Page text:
OUR TURN: The lost art of suffering
I hate it when bad things happen.
There I am, minding my own business, with all my plans for how life should be, and then — WHAM — something unexpected intrudes into my life and throws me off track.
As annoying as this can be, I've come to realize something: These intrusions are a part of life, they are not abnormal, and I really should learn to expect them.
I don't like that idea one bit. It's uncomfortable. It means I can't blame my problems on life's inconveniences and disasters. It means the real problem is in my own expectations. And It means I need to change rather than expecting life or reality to change to accommodate me.
I suppose it also means I'm rather spoiled, as we all are. We have it too easy. We're too used to not only having everything we need, but also getting everything we want. All too often we don't anticipate trouble and difficulties and we think something is wrong when we do encounter them.
It wasn't always that way. For most of the history of mankind, people have had to struggle just to survive — not the kind of survival where you are trying to keep up with your neighbors and get all the things you think you deserve, but the kind where you are trying to get enough food and shelter to literally stay alive. Just a little over a hundred years ago, pioneers faced death regularly from starvation, weather, disease and attacks. Suffering and setbacks were a part of life and were expected.
In modern times, we tend to think that we have conquered all these troubles. It's true, we have made life much safer and more certain, but we are also deceiving ourselves if we think nothing bad should ever happen.
Like it or not, there will always be difficulties, disasters and death. Life isn't perfect and never will be. You can either accept it and move on, or fight it and try to live in a fantasy world that doesn't exist.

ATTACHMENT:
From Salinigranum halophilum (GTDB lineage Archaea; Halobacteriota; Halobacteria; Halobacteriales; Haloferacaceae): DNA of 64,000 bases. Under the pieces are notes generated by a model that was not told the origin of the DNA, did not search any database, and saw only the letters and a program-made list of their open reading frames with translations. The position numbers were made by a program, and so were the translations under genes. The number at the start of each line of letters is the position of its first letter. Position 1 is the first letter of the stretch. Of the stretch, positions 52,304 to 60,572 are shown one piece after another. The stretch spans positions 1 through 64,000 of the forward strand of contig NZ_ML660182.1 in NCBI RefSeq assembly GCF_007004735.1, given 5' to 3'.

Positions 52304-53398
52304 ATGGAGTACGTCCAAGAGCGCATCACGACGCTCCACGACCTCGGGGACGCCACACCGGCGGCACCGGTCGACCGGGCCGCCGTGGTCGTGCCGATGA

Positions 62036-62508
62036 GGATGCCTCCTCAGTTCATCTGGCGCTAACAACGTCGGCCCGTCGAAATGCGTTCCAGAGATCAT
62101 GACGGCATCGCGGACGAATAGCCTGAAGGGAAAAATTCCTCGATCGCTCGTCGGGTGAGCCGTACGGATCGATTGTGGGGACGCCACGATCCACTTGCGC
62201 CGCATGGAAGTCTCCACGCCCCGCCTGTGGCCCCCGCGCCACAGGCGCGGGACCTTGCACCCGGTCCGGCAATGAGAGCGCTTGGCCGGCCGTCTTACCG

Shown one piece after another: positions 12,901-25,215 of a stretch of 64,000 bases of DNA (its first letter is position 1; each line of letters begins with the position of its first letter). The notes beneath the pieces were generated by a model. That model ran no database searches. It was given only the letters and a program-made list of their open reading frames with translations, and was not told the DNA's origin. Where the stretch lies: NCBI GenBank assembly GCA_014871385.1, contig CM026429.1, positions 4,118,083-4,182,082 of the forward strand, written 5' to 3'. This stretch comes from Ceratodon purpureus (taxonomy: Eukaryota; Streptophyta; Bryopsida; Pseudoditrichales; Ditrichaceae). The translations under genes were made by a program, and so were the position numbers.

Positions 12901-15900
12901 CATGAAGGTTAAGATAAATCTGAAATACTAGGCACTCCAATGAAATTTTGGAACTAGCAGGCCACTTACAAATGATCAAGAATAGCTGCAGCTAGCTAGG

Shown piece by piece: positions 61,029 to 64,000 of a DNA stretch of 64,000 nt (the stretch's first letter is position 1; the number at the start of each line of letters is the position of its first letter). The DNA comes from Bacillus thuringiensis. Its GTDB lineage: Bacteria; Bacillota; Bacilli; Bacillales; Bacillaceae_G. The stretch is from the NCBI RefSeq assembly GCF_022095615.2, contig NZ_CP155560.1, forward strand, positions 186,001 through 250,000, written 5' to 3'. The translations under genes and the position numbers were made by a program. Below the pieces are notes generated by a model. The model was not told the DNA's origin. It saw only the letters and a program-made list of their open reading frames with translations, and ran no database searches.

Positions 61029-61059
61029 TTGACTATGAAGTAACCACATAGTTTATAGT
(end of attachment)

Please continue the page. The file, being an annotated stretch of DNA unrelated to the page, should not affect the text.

The problem is, those who live in that fantasy world can be dangerous. When they buy into that idea that life should never have any suffering or difficulty, they become unable to cope when it inevitably occurs. Then they snap and even more bad things happen.
Our response to tragedy and misfortune is also important. Not only do we need to understand that bad things will happen, we also need to learn that sometimes there isn't really anything you can do about it. But the idea that we should just accept any kind of injustice, suffering, or accident as part of life without taking some action is becoming foreign to us. We always want to do something, such as pass a law, build something, ban something, blame someone or regulate more.
But this idea can also be dangerous. Rushing to blame ignores the fact that sometimes bad things just happen and no one is really to blame. It ignores that fact that we all make mistakes. If we constantly try to sue, convict, unnecessarily regulate or make someone pay, it just hurts us all in the long run.
Dealing well with suffering and pain is becoming a lost art, one that older people may need to relearn, and one that we need to teach to kids when they are young. Rather than shielding them, we need to let them fail and experience suffering, while teaching them that it is a normal part of life.
There will always be accidents, tragedy and misfortune. But ultimately (we hope), the good will outweigh the bad and we can have a good life even if there is some pain and suffering.